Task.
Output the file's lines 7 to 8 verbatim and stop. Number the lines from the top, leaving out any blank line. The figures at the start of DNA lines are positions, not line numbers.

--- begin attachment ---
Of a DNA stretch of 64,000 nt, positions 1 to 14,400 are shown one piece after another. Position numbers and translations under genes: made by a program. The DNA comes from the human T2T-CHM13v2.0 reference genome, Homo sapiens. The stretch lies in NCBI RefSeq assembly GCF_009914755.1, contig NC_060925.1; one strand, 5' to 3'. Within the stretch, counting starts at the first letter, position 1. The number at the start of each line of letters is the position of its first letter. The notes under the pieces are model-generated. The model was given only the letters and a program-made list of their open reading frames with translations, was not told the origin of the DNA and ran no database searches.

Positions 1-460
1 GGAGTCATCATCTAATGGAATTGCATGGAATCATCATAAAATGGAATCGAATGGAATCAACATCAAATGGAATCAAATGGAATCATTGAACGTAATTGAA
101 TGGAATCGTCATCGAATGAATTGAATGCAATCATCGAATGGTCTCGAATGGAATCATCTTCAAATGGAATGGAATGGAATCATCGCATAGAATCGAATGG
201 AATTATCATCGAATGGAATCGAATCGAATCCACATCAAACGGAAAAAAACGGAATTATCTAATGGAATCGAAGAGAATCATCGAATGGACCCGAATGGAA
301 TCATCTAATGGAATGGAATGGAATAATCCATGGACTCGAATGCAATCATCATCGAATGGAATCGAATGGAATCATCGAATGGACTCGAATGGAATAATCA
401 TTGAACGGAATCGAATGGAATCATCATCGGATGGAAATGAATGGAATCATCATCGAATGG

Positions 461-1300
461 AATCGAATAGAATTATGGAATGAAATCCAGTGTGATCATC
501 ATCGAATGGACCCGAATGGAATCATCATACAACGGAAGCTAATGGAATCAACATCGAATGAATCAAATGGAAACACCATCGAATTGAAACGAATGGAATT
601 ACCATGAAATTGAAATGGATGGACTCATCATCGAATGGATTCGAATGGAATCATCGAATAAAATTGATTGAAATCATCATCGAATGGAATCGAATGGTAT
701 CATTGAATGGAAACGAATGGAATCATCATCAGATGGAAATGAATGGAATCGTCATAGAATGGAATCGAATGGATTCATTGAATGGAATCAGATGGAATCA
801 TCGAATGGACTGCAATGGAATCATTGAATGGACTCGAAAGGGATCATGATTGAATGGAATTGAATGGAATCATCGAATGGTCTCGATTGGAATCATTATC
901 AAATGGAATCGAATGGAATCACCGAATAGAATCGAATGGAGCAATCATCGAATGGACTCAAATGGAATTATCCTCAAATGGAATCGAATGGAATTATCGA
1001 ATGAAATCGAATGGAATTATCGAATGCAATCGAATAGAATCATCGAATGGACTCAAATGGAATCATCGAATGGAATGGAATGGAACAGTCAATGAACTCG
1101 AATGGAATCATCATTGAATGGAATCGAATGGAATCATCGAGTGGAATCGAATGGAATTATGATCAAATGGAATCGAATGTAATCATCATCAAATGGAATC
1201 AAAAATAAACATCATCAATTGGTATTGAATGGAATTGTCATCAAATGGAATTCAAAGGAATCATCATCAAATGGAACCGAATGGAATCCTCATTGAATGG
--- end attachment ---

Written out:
401 TTGAACGGAATCGAATGGAATCATCATCGGATGGAAATGAATGGAATCATCATCGAATGG

Positions 461-1300